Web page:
CertSimple will be shutting down on January 30 2020. Read the announcement here.
Update April 2017: Google Chrome now doesn't use the 'CN' field at all since Chrome 58.
HTTPS certificate vendors often discuss two types of certificates:
Which inevitably leads to questions for people who need an HTTPS cert. Here are some of those, and the answers:
Should I get a single domain, or multi domain / SAN / UCC cert? Even if you only have a single domain now, you may still want to add additional domains in the future. Or you might not. Or you might later and not know it right now, at which point changing your certificate type is a pain.
Is www a seperate domain from my actual site? Yes. It may be included for free, or not, depending on both the certificate vendor and the type of cetificate you're purchasing.
So with my domain as well as www, isn't that two domains total? So is my 'single domain' certificate actually a 'SAN/UCC certificate'? Yes, your 'single domain' cert has multiple SANS. It just might not be a SAN product, so you can't add any more domains.
If I only want a single domain now, can I switch to a multi domain cert later? This is actually surprisingly hard with a lot of existing cert vendors.
What should I put into the
CN fields when creating a CSR? It doesn't matter. The CN is always less important than the SANs. And it's been this way for about a decade.
Let's go into more detail.
HTTPS implementations - ie, web browsers and servers - follow RFC 2818: HTTP Over TLS, a document published in 2001 which says:
Although the use of the Common Name is existing practice, it is deprecated and Certification Authorities are encouraged to use the DNSName instead.
To clarify: DNSName is the most common type of Subject Alt name entry. Ie, CN has been deprecated in favour of SAN since 2001.
CAs create certificates the same way. The Baseline Requirements, the minimum rules used to issue all certificates, mentions:
22.214.171.124.2. Subject Distinguished Name Fields
Certificate Field: subject:commonName (OID 126.96.36.199)
Required/Optional: Deprecated (Discouraged, but not prohibited)
If present, this field MUST contain a single IP address or Fully‐Qualified Domain Name that is one of the values contained in the Certificate’s subjectAltName extension
CN is either unused or just a copy of one of the DNS names in the
Subject Alternative Names field.
www is just another domain name - it's not any different from
mail.example.com. Just like those names,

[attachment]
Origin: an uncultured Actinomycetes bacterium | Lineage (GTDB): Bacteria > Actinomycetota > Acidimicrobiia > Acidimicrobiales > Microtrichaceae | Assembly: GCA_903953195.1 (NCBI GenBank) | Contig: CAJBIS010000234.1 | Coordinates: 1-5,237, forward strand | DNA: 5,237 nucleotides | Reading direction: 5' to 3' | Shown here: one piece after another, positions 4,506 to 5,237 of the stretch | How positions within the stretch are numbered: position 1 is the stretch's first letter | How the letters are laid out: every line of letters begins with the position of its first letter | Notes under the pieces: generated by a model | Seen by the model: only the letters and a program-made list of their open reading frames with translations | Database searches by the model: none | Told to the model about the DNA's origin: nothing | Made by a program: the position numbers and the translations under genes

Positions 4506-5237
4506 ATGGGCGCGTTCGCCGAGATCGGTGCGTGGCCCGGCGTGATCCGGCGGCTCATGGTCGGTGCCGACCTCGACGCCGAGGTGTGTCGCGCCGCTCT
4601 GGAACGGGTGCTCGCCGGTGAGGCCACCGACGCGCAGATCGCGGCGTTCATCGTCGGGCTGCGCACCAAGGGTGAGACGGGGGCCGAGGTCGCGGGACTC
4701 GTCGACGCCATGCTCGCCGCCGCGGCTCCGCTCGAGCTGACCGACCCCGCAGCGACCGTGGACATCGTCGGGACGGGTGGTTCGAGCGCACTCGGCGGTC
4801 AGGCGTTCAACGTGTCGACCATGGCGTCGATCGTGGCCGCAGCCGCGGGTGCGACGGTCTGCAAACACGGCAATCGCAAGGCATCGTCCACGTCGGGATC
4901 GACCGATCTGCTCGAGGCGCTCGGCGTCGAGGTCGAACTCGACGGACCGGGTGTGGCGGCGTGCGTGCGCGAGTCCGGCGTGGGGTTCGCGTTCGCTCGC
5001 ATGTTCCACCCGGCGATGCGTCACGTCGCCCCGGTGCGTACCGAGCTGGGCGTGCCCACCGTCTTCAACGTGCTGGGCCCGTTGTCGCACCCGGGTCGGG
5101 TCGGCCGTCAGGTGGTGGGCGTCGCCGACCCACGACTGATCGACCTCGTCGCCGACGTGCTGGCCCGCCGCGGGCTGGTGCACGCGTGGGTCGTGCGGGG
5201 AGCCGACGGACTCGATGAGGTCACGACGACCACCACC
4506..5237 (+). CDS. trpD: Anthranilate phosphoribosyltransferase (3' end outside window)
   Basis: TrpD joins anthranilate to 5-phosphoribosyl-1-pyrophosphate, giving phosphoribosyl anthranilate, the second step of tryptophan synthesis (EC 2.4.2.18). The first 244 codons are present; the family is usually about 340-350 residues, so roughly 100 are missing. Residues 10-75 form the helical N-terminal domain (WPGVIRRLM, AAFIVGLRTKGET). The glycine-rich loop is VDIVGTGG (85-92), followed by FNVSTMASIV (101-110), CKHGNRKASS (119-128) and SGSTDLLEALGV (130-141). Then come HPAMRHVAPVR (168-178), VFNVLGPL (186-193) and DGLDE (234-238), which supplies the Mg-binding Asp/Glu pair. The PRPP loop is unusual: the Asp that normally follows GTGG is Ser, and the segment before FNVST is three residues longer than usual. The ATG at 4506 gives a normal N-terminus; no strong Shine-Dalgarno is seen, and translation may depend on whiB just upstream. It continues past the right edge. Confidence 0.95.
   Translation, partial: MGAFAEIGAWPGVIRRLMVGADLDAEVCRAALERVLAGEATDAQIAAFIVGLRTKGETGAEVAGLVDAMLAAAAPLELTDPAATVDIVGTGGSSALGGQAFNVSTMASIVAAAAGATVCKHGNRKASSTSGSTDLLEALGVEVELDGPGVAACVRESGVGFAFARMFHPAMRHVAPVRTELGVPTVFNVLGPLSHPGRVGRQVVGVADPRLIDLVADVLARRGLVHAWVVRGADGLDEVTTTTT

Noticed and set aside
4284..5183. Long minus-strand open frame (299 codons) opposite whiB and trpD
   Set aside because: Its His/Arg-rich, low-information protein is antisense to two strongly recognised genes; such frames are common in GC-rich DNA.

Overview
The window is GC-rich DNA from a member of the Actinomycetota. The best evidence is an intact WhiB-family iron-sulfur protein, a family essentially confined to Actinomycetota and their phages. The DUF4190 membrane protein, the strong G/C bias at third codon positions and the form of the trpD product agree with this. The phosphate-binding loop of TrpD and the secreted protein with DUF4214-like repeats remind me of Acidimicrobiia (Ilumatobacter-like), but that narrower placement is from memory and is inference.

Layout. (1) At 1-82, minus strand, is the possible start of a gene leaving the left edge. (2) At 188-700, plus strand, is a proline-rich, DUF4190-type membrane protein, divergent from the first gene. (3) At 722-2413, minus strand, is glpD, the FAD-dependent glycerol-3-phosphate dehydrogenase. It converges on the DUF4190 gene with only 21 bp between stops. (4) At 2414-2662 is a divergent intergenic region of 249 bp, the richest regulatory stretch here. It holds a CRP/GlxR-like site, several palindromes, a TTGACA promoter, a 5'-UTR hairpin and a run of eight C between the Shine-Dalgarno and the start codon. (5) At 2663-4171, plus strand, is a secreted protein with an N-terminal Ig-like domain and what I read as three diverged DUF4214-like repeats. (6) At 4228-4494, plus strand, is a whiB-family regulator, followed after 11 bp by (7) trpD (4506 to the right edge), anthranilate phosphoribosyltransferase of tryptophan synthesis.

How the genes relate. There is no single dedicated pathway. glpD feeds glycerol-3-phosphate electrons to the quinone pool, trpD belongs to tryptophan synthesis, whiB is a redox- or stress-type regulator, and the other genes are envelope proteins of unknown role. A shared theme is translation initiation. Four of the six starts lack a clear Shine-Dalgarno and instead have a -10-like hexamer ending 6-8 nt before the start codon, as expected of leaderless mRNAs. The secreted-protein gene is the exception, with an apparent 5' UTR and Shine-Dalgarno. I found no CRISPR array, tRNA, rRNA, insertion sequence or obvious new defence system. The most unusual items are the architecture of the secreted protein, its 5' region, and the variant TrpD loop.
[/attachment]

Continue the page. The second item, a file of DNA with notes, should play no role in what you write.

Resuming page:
www has to be included as a SAN inside the certificate.
This means a 'single domain' certificate still has at least two SANs.
RFC 6125: The Cosmonaut's Last Message to the Woman He Once Loved in the Former Soviet Union (2011) - this may not actually be this RFCs name, but we ran out of electrons trying to show you the real one - states:
2.3. Subject Naming in PKIX Certificates
For our purposes, an application service can be identified by a name or names carried in the subject field (i.e., a CN-ID) and/or in one of the following identifier types within
Later in Checking of Common Names the RFC reiterates:
As noted, a client MUST NOT seek a match for a reference identifier of CN-ID if the presented identifiers include a DNS-ID, SRV-ID, URI-ID, or any application-specific identifier types supported by the client.
Therefore, if and only if the presented identifiers do not include a DNS-ID, SRV-ID, URI-ID, or any application-specific identifier types supported by the client, then the client MAY as a last resort check for a string whose form matches that of a fully qualified DNS domain name in a Common Name field of the subject field (i.e., a CN-ID).
I.e., the SAN field is the list of domains. The only time a CN will ever be used is if the SAN field doesn't have any domain names at all - which these days is incredibly rare and, because that would be a gross violation of the baseline requirements CAs must follow, most likely to be a malformed certificate.
So just to reiterate:
There's now a single base price to do the EV checks on your company including the base domain and www, and you add names now or later. This means:
This isn't CertSimple being good, it's us being competent - the previous situation, despite being common in our industry, genuinely sucked and made things unnecessarily complicated. Sorry to everyone who had to put up with us handling things the way the rest of the industry does.
Mike MacCana, founder at CertSimple.
An EV HTTPS certificate verifies the company behind your website. But getting verified is a slow painful process. CertSimple provides EV HTTPS certificates 40x faster than other vendors. We check your company registration, network details, physical address and flag common errors before you pay us, provide verification steps specific for your company, update in realtime during the process, and even check your infrastructure to help you set up HTTPS securely.
Verify your site now!